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J Appl Physiol (1985). 2009 Oct;107(4):1172-80. doi: 10.1152/japplphysiol.00290.2009. Epub 2009 Aug 6.

Effects of aging on human skeletal muscle after immobilization and retraining.

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Institute of Sports Medicine, Bispebjerg Hospital, Bispebjerg Bakke 23, 2400 NV Copenhagen, Denmark.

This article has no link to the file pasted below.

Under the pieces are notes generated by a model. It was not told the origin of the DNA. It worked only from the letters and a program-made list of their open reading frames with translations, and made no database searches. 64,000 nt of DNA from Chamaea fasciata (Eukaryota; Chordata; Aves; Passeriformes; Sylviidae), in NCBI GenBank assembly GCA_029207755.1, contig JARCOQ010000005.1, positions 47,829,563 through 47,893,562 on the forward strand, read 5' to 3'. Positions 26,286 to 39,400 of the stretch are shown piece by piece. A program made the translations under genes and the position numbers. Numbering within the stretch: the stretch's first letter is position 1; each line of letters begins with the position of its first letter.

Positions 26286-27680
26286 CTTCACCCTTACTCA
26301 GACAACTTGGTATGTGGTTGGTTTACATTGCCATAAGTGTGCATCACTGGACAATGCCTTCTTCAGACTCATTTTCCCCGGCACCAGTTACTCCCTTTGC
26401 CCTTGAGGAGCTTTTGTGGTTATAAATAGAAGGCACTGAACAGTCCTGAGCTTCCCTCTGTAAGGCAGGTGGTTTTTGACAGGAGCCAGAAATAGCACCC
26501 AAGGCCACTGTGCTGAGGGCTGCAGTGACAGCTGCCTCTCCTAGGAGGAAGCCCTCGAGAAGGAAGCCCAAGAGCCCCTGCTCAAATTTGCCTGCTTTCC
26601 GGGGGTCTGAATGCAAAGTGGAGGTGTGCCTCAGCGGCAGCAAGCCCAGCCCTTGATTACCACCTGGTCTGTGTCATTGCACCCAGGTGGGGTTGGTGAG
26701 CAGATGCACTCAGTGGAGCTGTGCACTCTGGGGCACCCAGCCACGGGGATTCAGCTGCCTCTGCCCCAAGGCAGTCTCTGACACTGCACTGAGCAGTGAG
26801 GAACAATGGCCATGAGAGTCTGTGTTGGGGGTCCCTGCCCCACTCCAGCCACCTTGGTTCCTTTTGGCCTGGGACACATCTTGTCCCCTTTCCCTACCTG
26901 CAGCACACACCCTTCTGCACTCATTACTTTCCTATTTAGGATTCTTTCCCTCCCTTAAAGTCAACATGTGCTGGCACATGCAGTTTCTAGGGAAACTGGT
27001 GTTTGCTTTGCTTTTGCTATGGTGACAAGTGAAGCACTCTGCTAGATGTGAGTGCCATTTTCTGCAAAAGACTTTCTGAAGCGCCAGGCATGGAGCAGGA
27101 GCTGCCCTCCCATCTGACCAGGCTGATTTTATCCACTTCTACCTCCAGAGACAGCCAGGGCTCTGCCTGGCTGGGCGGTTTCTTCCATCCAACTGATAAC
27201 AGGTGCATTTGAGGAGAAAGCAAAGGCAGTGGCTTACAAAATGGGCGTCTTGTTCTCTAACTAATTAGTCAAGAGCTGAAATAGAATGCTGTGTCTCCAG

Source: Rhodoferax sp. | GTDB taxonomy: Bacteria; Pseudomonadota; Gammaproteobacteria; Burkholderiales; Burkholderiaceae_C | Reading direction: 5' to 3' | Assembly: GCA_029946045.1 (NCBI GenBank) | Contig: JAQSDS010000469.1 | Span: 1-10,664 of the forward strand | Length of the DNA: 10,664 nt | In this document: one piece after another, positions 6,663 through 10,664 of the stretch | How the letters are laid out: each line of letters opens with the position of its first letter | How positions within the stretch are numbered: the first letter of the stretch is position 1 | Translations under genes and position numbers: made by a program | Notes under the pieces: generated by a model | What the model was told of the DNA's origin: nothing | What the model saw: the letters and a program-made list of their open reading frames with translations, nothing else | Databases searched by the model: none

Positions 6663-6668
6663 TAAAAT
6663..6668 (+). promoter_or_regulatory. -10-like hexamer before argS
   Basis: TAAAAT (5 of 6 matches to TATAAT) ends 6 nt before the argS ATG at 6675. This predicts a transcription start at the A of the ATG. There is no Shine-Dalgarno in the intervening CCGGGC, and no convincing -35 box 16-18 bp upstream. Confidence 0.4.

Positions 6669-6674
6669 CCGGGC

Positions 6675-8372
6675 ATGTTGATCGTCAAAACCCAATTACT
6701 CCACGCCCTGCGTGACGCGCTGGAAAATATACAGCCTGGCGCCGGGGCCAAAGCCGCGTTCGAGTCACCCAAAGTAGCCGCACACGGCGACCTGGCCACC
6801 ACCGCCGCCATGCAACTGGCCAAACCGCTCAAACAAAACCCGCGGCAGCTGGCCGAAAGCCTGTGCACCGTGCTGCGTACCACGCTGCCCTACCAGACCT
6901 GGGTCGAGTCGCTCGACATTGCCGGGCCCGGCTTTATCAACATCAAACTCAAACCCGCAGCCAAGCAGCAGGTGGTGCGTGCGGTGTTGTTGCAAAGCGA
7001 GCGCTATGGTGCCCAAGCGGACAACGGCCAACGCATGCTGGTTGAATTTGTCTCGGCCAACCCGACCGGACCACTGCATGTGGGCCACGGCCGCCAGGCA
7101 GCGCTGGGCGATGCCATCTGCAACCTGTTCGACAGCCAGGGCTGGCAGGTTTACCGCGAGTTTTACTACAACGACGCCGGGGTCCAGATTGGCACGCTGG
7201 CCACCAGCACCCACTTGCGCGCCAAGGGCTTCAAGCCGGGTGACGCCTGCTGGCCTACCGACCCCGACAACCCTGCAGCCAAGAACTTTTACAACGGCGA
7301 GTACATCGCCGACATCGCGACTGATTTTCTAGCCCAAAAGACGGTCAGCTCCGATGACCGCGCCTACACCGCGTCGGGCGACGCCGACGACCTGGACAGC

Inactivity is a recognized compounding factor in sarcopenia and muscle weakness in old age. However, while the negative effects of unloading on skeletal muscle in young individuals are well elucidated, only little is known about the consequence of immobilization and the regenerative capacity in elderly individuals. Thus the aim of this study was to examine the effect of aging on changes in muscle contractile properties, specific force, and muscle mass characteristics in 9 old (61-74 yr) and 11 young men (21-27 yr) after 2 wk of immobilization and 4 wk of retraining. Both young and old experienced decreases in maximal muscle strength, resting twitch peak torque and twitch rate of force development, quadriceps muscle volume, pennation angle, and specific force after 2 wk of immobilization (P < 0.05). The decline in quadriceps volume and pennation angle was smaller in old compared with young (P < 0.05). In contrast, only old men experienced a decrease in quadriceps activation. After retraining, both young and old regained their initial muscle strength, but old had smaller gains in quadriceps volume compared with young, and pennation angle increased in young only (P < 0.05). The present study is the first to demonstrate that aging alters the neuromuscular response to short-term disuse and recovery in humans. Notably, immobilization had a greater impact on neuronal motor function in old individuals, while young individuals were more affected at the muscle level. In addition, old individuals showed an attenuated response to retraining after immobilization compared with young individuals.

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